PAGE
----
So Dean Takahashi of GamesBeat tried the demo of Cuphead at gamescom a couple weeks ago, and he was so terrible he spent twenty-six minutes and couldn’t even complete the first level. I’m not going to link the video and give them more traffic, but it’s not hard to find with a YouTube search. The fact that it’s uploaded to the VentureBeat website shows that they’re really not embarrassed about the video, that they only care about the ad revenue earned through site traffic.
I don’t know why people still find this sort of thing surprising. Polygon pulled the same stunt last year with id Software’s Doom. They also uploaded it to the official Polygon channel, where over a quarter of a million people watched it.
Last month, we passed the third year anniversary of GamerGate. This is, supposedly, the event that taught gamers all across Reddit that the games media was garbage and couldn’t be trusted. Yet with the way some people act, one would think that they have the memory of a goldfish.
Some other sites have tried cashing in on this latest controversy by writing articles contributing to the “debate” over whether games writers need to be skilled at video games. But the sad truth of the situation is that they don’t. Sure, I wish that it was one of the required skills to get hired, but I also wish that the Dragon Quest games had found the same success in the US as they enjoy in Japan. Some things we wish for just aren’t ever going to happen.
No, in our flawed and imperfect reality, the only skill that one needs to have to write for a professional video game blog is the ability to write quickly. A game writer must be able to churn out article after article each day. They do not need to be skilled at playing games, or even knowledgeable about the subject matter of their articles. All that matters is that they be able to write enough articles each day to keep their site out of the red.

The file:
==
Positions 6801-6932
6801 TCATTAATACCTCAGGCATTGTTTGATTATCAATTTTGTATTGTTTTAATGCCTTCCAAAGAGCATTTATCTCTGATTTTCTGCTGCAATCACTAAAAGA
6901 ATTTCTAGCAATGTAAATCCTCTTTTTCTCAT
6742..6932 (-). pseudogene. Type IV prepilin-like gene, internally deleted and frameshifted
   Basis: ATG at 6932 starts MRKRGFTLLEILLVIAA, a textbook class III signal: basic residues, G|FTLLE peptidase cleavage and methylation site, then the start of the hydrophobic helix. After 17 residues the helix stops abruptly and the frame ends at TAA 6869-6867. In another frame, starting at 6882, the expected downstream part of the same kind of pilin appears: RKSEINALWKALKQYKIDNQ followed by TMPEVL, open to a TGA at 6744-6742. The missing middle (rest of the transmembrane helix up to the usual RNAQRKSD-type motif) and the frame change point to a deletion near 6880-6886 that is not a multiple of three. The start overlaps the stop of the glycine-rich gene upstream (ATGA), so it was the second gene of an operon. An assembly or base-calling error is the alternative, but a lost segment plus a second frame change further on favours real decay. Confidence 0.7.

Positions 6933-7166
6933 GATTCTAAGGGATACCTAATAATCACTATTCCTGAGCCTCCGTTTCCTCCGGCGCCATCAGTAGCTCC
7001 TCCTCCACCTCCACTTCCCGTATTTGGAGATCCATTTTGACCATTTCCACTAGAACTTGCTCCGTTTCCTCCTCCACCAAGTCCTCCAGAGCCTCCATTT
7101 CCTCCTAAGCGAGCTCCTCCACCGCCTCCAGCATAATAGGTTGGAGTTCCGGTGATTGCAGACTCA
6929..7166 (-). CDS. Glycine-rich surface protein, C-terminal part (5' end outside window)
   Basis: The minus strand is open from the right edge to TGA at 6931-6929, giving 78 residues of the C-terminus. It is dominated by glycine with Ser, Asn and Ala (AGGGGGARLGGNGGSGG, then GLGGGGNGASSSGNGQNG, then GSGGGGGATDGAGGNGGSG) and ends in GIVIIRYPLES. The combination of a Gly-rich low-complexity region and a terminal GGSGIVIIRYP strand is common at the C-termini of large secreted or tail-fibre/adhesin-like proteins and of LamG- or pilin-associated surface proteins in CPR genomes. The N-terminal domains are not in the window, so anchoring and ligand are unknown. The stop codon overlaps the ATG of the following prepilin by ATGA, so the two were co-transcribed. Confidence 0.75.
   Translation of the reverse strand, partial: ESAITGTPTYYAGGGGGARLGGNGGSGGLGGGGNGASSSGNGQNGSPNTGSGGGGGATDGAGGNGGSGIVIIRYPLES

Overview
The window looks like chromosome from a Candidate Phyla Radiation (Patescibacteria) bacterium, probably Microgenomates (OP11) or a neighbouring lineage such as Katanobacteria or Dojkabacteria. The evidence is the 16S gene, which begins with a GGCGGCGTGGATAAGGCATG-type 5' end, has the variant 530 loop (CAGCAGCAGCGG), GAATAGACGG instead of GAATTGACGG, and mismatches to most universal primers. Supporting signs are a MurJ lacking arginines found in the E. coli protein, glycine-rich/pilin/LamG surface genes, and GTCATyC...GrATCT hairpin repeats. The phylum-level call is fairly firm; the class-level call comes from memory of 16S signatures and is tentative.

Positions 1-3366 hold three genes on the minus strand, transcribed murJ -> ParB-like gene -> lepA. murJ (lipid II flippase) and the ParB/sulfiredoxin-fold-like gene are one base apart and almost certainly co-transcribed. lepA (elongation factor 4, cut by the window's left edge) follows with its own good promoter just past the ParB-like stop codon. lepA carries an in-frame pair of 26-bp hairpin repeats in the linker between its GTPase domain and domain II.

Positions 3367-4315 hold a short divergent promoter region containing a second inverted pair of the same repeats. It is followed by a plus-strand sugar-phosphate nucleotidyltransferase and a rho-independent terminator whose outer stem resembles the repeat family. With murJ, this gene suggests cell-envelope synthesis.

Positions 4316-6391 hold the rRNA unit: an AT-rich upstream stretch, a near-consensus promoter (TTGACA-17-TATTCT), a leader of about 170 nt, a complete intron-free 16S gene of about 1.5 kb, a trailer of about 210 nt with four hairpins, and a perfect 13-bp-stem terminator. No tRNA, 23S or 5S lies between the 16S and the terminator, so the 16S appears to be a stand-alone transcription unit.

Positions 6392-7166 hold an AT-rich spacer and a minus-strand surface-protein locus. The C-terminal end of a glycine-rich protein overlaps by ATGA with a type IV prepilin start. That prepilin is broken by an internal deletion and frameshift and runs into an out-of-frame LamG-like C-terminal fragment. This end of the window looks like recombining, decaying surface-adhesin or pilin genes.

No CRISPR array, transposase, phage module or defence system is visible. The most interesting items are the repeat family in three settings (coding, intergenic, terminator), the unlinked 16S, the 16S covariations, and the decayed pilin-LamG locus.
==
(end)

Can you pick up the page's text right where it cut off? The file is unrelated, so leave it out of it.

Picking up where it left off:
And despite this being well known for years, despite books being written about the subject, people still assume that these writers are supposed to hold themselves to a high standard. Trust in the media is at a historical all time low, yet people still expect these writers to hold themselves to a high standard and act surprised when they don’t meet said standard.
Now I’m not apologizing for these writers. I will say outright that each and every one of them should be out of a job. The few decent human beings that write for pay per click sites would be happier and richer if they found work elsewhere.
Stop calling the people who write for pay per click sites journalists. They are not journalists, they do not do real journalism, and they certainly do not hold themselves to the high standard of a journalist. They know as much about real journalism a Gender Studies major knows about real biology.
Call them what they are. Call them click-bait writers. This drags them down to our level, where now a blue collar worker is higher up on the food chain than they are.
To be a journalist, you have to perform investigations and ask hard questions. But the only skill you need to be a click-bait writer is the ability to write fast. Your articles don’t even have to be readable, so long as you trick enough people into clicking on them.
Advertisement revenue across the internet is drying up, and these click-bait sites are the reason why. If no one’s going to stick around to read the full article because it’s so poorly written, they certainly aren’t going to look at the banner ads. Buying ads or investments from a click-bait site is basically throwing your money down the gutter at this point.
This video by GamesBeat is just the latest manufactured outrage. The sooner people stop falling for it and start calling it what it is, the sooner it’ll stop.